Another little question: as of now the provided wsat-completion-initiator-binding.wsdl has some validation errors because at lines 12 and 19 it defines two  elements, specifying a value for an attribute named "message". However, the schema for WSDL does not allow an attribute called "message", but just "name". Maybe "message" comes from a different namespace? But which?

          Hmm,  Thanks for the tip. I'll take a look at that tomorrow.

           

          I forgot to say that even if I configured CXF to expose your provided WSDL (instead of generating a new one), the exposed WSDL does not have the attribute "message" of <wsdl:input> elements: it seems like CXF is throwing it away, because it is not recognized. I don't know if this can lead to problems...

           

          Mauro.

          • 32. Re: Clarification on the use of the Transaction bridge in a inbound bridging
            Andrew Dinn Master

            Mauro Molinari wrote:

             

            Another little question: as of now the provided wsat-completion-initiator-binding.wsdl has some validation errors because at lines 12 and 19 it defines two  elements, specifying a value for an attribute named "message". However, the schema for WSDL does not allow an attribute called "message", but just "name". Maybe "message" comes from a different namespace? But which?

             

            . . .

             

            I forgot to say that even if I configured CXF to expose your provided WSDL (instead of generating a new one), the exposed WSDL does not have the attribute "message" of <wsdl:input> elements: it seems like CXF is throwing it away, because it is not recognized. I don't know if this can lead to problems...

             

            Yes, you are right yet again. The port>operation>input/output elements allow for both name and message attributes while the binding>operation>input/output elements only allow name. It appears not  to cause  a problem, probably because it is being ignored and the value specified in the port is used in its place. I'll fix this in trunk.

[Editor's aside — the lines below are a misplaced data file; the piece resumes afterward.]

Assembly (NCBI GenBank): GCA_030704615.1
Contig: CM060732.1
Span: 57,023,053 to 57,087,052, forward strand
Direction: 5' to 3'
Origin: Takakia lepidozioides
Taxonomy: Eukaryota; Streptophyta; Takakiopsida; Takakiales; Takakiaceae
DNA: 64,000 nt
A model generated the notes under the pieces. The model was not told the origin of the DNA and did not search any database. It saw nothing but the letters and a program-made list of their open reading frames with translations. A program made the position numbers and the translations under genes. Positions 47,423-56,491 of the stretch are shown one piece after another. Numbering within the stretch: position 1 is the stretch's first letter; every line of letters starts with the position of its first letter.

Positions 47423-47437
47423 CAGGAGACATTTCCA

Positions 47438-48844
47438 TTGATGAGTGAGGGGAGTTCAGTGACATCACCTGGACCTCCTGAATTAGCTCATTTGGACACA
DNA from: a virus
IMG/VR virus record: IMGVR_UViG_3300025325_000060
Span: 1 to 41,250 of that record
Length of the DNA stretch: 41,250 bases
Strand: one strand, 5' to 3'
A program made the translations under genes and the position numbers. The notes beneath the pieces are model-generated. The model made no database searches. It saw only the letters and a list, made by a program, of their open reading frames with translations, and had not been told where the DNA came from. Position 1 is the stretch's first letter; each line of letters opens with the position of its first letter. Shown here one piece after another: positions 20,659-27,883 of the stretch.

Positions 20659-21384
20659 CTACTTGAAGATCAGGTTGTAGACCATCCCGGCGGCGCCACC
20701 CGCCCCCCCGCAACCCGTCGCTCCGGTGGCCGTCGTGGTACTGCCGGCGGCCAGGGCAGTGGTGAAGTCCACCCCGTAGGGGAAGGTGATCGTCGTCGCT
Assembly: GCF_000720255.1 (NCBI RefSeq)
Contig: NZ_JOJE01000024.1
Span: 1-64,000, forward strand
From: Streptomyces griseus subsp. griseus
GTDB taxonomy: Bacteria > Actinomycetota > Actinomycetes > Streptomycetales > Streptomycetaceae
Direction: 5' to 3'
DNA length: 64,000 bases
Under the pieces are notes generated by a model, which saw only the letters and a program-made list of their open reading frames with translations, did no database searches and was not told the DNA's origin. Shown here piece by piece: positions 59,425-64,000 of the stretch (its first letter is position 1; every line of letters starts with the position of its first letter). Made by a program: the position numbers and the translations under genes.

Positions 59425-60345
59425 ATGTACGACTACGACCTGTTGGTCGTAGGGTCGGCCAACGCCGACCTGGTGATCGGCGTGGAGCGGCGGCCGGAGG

• 33. Re: Clarification on the use of the Transaction bridge in a inbound bridging
              Andrew Dinn Master

              Mauro Molinari wrote:


              Here they are:

              jbossts-full-4.11.0.Final-src.zip\JBOSSTS_4_11_0_Final\XTS\sar\src\org\jboss\jbossts\XTSService.java

              jbossts-full-4.11.0.Final-src.zip\JBOSSTS_4_11_0_Final\XTS\sar\tests\src\org\jboss\jbossts\xts\servicetests\bean\XTSServiceTestRunnerBean.java

              Ok, those look like they jumped the gun in switching to the jboss logger code before everything else did. The XTSService code seems to have done so from when it was created which is bizarre since it was  cloned off TS code by Jonathan and as you noted the TS code does nbot use this logging code.

               

              I am afraid you will either have to modify this code to use the com.arjuna logging classes liek the erst of TS/XTS or else include the jboss logging jar with  your app to resolve these classes. Sorry for that. When you move to 4.12+ you will need ot include the jboss logger code anyway (it's a tiny jar which mostly just delegates ot other code so this is no big deal).

               

              Well, thanks to you! I'm glad I can help in some way.